According to the Citizens’ 2023 Operating Budget Report, the insurer ended 2022 at just above 1,153,000 policies and they predict to reach the highest number of premiums in their 20-year history by the end of 2023 with nearly 1.7 million.
The insurer averaged about 400,000 policyholders prior to 2020, when the state’s property insurance market started to crumble with several private insurers either going insolvent or pulling out of the state.
In essence the state insurance program has taken a substantial number of people out of the private Florida insurance marketplace and made it unprofitable for many insurance companies. Remember insurance is a volume game with the objective to take in more from premiums than you pay out in claims. As the number of insured declines due to the state subsidizing property owners, private insurance companies are no longer viable.
Who pays and how much?
Anyone not in the state subsidized program will pay via higher rates and taxes/fees that will be needed in order to subsidize a high risk insurance pool. We have seen in Florida that costs have skyrocketed for insurance. The same will occur in Colorado.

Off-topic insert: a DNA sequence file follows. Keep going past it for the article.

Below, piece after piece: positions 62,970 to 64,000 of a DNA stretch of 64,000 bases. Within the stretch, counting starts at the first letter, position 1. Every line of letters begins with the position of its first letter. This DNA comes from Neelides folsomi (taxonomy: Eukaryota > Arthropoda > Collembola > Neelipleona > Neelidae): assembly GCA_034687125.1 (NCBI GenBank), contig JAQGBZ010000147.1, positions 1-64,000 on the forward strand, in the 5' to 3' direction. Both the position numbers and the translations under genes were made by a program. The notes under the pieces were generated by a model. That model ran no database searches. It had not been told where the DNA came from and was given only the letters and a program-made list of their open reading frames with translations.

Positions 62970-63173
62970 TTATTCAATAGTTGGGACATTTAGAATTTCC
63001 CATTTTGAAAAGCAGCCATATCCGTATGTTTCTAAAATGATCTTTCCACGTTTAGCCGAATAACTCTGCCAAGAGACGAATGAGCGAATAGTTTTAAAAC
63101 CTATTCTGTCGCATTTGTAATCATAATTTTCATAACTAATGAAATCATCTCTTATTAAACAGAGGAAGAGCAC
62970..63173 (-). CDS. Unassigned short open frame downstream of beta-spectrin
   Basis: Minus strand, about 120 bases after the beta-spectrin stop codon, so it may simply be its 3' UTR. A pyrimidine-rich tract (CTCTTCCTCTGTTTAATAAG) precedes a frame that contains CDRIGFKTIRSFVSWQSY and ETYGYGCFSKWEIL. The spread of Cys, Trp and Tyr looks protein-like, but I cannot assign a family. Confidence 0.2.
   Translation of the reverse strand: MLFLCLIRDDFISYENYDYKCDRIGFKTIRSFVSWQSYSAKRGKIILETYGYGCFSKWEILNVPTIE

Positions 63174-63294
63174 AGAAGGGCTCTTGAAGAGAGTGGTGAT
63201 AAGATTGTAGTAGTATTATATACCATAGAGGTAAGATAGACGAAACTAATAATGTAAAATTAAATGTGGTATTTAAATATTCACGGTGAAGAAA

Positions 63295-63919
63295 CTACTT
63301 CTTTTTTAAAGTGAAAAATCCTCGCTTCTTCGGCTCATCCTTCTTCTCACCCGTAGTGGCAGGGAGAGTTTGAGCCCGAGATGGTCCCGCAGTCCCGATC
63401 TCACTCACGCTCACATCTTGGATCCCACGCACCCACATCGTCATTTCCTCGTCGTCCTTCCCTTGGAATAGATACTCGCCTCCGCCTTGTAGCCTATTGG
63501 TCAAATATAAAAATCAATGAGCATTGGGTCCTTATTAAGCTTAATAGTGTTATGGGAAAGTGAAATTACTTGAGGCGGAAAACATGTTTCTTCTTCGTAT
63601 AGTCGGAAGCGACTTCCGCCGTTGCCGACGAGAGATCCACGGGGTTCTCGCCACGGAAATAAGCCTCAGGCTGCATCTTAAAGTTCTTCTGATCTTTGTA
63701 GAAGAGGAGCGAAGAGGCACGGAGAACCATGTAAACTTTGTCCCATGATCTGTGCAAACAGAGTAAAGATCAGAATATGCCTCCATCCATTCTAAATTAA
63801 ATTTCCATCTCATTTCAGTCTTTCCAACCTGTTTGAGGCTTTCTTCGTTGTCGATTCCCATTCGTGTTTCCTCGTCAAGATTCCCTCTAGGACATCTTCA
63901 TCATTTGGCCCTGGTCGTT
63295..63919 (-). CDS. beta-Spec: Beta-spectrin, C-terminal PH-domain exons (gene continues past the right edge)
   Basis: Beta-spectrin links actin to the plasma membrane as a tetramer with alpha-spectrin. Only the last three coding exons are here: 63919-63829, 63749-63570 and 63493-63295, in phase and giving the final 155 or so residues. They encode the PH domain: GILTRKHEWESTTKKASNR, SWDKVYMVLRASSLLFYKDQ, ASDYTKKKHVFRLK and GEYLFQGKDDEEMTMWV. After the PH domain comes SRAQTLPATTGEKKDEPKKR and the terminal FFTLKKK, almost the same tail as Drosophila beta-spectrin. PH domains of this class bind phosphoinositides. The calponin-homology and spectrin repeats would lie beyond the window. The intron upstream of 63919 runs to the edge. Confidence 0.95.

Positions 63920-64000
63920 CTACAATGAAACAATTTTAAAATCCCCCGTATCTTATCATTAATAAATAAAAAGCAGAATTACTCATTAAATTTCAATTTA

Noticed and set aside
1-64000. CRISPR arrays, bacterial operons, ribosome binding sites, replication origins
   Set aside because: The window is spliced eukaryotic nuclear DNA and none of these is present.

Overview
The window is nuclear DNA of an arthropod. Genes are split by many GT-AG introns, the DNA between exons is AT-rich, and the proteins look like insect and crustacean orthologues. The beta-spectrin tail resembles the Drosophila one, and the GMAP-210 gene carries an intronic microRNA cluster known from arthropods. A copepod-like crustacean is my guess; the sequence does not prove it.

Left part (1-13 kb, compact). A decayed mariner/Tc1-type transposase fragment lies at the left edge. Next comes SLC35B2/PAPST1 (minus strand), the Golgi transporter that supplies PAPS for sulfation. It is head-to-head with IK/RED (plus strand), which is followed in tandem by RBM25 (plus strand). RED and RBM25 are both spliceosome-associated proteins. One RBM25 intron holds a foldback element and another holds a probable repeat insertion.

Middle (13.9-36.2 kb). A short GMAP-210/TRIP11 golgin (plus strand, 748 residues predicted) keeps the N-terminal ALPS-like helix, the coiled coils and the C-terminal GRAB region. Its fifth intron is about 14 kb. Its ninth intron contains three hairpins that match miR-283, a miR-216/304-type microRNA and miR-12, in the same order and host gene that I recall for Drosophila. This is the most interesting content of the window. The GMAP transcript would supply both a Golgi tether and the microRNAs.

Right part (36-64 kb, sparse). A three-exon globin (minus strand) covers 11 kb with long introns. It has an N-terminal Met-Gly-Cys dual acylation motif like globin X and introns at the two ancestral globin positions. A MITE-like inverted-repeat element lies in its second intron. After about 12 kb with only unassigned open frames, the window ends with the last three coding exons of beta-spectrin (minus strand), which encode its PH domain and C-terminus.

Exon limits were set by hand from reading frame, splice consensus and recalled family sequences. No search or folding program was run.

Colorado’s proposed plan to get into the insurance business is a bad solution to a problem that is not real. The overwhelming majority of property owners can obtain insurance at a price. The real reason that the state is getting involved in the insurance business is because property owners do not like the price of the new coverage. Remember, the price reflects the risk that insurance companies have and also creates incentives and disincentives in the market. For example, when I renewed my insurance after getting dropped, the new carrier required certain items (removal of trees, protected space, etc…) in order to get insurance. Without making these changes, I would have paid a substantially higher price.
This is a terrible idea to create a state run property insurance fund to subsidize properties in high risk areas. A better solution would be to address the root causes of the issues including building in extremely high risk areas and building requirements like no wood fencing after what happened in the Marshall fire. Unfortunately the legislature is misguided in their proposal for a state run insurance program and at the end of the day everyone in the state will pay substantially more to subsidize others as opposed to making structural reforms.
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Written by Glen Weinberg, Owner Fairview Commercial Lending. Glen has been published as an expert in hard money lending, real estate valuation, financing, and various other real estate topics in Bloomberg, Businessweek ,the Colorado Real Estate Journal, National Association of Realtors Magazine, The Real Deal real estate news, the CO Biz Magazine, The Denver Post, The Scotsman mortgage broker guide, Mortgage Professional America and various other national publications.